When even Tiger Woods's arch-critic is declaring that there are many positives to take from the 14-time major-winner's fifth-worst performance in his 21-year career, then it is obvious how much golf has invested in the successful return of its superstar.
Yet, in fairness to Brandel Chamblee, the former PGA Tour winner turned Golf Channel analyst, he was saying only what many were thinking, after Woods missed the cut at the Farmers Insurance Open.
Granted, the 41-year-old had previously won at Torrey Pines eight times and just a few years ago, it would be impossible to think of a 76-72 return in San Diego as anything other than a disaster.
Yet that only shows the depths from where Woods is attempting to launch his comeback, after almost 18 months on the side-lines due to multiple back operations.
Afterwards, Woods spoke of "being rusty" and of "making dumb mistakes", and intimated that his mind is on fixing the flaws in time for Augusta in April.
The forthcoming tournaments will all be about continuing the day-to-day progress he showed in California, starting with the Dubai Desert Classic on Thursday.
The improvements effected by Woods in just 24 hours were written on the stats sheets. He hit only four of 14 fairways on the South Course, but on the North Course, missed only four.
Chamblee, an erudite character who has repeatedly slated Woods for committing "self-mutilation" with his swing, was uncharacteristically impressed.
"On Thursday, his swing was under plane and he was going to miss it right and right time and time again. Friday, he did a much a better job of getting his hands in front of him on the way down.
"Was it as good as Tiger Woods at his best? No, nowhere near.
"But we are holding him to the greatest standard of golf we've ever seen. But there's a lot of good news to take to Dubai."
Of course, the most important source for optimism is his health. Woods admitted beforehand that there were fears how his spine would hold up to four tournaments in five weeks, but in the first of these, there were seemingly no problems.
"Tiger looked great physically, didn't grab his back once, which was great news," Chamblee said.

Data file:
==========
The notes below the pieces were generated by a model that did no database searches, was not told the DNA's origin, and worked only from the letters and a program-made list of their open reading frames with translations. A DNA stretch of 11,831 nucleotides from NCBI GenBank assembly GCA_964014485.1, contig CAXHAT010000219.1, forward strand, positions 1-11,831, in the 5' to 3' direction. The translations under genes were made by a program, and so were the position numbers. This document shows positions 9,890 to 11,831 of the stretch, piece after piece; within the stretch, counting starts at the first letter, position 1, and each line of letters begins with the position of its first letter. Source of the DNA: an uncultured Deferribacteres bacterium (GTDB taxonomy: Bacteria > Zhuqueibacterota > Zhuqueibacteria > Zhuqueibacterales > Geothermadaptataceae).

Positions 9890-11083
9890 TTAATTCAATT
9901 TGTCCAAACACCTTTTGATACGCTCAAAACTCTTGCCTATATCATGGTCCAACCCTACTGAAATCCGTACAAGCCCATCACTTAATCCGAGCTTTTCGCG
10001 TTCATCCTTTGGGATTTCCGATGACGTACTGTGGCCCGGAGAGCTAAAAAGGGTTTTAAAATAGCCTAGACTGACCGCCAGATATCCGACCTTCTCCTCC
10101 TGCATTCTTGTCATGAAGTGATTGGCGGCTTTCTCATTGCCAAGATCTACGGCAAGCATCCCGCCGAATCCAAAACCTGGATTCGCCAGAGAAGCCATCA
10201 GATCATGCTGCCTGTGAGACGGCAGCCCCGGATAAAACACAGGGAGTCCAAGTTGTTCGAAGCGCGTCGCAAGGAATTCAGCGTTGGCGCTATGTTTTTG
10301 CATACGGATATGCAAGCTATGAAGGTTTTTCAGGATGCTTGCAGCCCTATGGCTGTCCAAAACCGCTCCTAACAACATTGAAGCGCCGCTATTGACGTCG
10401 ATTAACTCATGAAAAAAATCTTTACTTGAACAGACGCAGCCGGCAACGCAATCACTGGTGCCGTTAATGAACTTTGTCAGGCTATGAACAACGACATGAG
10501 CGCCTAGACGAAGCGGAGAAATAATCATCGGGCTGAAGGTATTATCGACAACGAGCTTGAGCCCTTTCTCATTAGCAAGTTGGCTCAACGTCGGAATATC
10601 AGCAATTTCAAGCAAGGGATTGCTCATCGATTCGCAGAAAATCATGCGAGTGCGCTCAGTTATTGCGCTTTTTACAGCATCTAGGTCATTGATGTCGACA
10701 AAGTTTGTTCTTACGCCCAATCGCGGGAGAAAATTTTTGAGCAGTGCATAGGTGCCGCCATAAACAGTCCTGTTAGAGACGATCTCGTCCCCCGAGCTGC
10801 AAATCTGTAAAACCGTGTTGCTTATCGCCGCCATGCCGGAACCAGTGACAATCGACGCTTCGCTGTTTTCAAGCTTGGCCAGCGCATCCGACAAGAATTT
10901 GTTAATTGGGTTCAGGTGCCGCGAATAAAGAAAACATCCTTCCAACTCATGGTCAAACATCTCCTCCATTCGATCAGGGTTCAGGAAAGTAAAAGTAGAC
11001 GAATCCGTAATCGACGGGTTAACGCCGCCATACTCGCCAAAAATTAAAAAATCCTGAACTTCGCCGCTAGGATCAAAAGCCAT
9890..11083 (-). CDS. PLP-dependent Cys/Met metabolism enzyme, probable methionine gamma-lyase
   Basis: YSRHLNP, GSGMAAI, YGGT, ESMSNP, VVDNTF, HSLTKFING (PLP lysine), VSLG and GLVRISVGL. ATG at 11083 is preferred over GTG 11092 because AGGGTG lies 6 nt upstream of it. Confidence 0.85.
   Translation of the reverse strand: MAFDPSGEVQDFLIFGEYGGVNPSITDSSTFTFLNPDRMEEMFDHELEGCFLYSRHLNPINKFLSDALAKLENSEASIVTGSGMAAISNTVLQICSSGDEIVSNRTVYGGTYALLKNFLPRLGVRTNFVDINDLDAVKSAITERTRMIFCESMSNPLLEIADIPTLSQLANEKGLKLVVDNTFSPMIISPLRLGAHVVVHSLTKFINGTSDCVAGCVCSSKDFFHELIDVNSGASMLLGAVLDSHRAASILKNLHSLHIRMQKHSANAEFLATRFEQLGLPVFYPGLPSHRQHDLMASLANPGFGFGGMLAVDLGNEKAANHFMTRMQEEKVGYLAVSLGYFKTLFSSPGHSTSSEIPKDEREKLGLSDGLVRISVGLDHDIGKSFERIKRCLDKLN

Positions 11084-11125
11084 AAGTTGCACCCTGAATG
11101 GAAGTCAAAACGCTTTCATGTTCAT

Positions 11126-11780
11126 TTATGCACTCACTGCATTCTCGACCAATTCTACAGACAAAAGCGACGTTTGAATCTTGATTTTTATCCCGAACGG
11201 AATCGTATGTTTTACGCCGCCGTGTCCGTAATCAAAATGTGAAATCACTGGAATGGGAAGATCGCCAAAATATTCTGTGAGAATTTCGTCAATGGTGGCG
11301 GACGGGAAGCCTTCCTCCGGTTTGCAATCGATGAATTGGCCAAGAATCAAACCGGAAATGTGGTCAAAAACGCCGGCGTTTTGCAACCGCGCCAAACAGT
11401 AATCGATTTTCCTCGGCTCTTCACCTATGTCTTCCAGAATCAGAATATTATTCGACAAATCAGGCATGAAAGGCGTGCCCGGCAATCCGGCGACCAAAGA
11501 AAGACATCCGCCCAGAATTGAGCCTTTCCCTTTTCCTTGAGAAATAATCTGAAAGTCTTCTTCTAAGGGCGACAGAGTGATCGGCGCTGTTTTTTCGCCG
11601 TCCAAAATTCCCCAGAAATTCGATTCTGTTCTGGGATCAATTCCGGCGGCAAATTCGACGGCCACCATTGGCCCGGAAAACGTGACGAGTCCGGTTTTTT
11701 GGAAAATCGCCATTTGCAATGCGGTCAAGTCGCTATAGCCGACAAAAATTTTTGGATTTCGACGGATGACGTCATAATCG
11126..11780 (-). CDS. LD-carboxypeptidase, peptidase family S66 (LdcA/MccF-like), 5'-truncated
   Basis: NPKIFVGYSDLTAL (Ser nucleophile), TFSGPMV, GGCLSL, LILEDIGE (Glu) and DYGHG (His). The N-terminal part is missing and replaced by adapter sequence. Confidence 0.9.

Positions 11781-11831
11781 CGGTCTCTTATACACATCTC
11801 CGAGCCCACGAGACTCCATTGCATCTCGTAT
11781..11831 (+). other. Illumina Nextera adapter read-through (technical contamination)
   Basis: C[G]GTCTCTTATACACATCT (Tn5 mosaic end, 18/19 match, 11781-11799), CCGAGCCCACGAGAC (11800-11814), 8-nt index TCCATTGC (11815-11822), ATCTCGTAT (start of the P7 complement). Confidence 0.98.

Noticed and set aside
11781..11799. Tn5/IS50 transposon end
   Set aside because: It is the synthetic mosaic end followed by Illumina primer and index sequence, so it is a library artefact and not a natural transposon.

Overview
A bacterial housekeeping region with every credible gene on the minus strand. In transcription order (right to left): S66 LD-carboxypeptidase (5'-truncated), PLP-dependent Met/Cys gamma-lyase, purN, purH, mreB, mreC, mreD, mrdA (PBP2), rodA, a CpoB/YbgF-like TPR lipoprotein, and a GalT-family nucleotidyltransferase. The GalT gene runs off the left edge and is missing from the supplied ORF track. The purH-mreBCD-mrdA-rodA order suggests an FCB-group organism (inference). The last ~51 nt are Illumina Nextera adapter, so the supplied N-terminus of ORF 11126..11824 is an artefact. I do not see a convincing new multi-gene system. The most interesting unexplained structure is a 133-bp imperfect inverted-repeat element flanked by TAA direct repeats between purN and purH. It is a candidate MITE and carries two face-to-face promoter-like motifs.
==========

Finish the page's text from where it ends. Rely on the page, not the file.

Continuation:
Woods appeared and sounded more content than ever before, after missing the cut (this was his 16th time) and claimed that his sole fear was the gruelling, first-class trip to the United Arab Emirates.
"My only concern is I've got a long flight," Woods said. "How is my body going to handle the flight? It's 17 hours, but it's all good."
The Desert Classic organisers will be glad to hear it. A fortnight ago, Abu Dhabi, the neighbouring Emirate, lost its main draw, Rory McIlroy, and despite being 663rd in the world, there is no doubt that Woods fills that billing.
The interest in this supposedly fallen icon remains astounding. In the US, the Farmers Insurance Open attracted more TV viewers for its first round than any other non-major since the 2015 Players Championship, in which Woods also played.
And as soon as it was announced that Woods would play in a regular European Tour event for the first time in three years, the ticket sales increased by 50%. For the first time in its 28-year history, the hospitality boxes have sold out for the final day. They can only pray that Woods, a two-time champion of the Desert Class, makes that cut, although, regardless, there can be no argument that he still pulls them in.
Woods does not cost as much as he used to, either.
It is understood that the appearance fee is a little under $US1.5 million ($NZ2 million), less than half what he once commanded for overseas excursions.
If the general sense of positivity is not misplaced, that could be seen as a huge bargain in seven days' time.